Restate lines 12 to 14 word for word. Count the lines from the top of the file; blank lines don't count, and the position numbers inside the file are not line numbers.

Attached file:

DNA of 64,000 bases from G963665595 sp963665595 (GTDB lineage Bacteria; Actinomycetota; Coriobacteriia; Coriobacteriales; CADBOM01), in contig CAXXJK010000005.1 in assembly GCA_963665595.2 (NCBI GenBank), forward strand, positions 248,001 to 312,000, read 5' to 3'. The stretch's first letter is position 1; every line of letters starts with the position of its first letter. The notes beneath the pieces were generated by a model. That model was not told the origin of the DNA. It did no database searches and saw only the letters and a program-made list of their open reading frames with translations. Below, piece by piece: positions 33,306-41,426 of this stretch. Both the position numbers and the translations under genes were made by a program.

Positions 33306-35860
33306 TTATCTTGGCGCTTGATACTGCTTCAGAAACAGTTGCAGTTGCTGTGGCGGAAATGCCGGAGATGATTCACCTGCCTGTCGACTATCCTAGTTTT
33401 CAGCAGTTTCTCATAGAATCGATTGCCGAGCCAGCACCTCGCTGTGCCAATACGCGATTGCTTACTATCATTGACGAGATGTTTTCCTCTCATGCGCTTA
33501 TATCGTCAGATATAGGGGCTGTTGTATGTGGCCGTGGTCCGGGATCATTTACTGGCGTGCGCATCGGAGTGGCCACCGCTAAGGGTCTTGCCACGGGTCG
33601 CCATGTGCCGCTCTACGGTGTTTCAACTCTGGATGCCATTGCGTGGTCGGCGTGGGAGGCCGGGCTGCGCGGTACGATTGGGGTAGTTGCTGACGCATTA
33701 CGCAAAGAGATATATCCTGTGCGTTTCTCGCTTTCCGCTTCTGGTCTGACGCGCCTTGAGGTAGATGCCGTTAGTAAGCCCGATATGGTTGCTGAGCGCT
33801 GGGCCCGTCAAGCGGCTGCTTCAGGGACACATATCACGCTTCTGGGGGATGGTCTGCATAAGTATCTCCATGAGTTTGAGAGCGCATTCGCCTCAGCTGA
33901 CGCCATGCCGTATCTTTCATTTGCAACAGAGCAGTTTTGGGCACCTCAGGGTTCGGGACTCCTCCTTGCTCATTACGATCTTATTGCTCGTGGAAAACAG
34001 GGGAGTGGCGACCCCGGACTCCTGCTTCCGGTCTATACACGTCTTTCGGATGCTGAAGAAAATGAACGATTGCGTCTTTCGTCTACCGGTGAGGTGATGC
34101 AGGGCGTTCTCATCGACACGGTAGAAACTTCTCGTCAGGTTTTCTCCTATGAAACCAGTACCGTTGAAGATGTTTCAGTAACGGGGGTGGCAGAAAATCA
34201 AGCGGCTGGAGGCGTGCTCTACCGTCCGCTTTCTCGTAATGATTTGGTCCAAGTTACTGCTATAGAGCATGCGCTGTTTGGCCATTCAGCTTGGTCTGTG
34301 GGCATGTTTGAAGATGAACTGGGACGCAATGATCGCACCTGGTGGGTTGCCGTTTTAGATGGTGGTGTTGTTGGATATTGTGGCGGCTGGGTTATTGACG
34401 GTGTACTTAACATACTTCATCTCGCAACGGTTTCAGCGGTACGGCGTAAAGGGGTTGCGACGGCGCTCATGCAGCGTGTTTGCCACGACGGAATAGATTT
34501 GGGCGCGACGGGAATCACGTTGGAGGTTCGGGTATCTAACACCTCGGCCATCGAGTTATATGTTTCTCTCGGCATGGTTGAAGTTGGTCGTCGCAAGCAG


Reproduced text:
34201 AGCGGCTGGAGGCGTGCTCTACCGTCCGCTTTCTCGTAATGATTTGGTCCAAGTTACTGCTATAGAGCATGCGCTGTTTGGCCATTCAGCTTGGTCTGTG
34301 GGCATGTTTGAAGATGAACTGGGACGCAATGATCGCACCTGGTGGGTTGCCGTTTTAGATGGTGGTGTTGTTGGATATTGTGGCGGCTGGGTTATTGACG
34401 GTGTACTTAACATACTTCATCTCGCAACGGTTTCAGCGGTACGGCGTAAAGGGGTTGCGACGGCGCTCATGCAGCGTGTTTGCCACGACGGAATAGATTT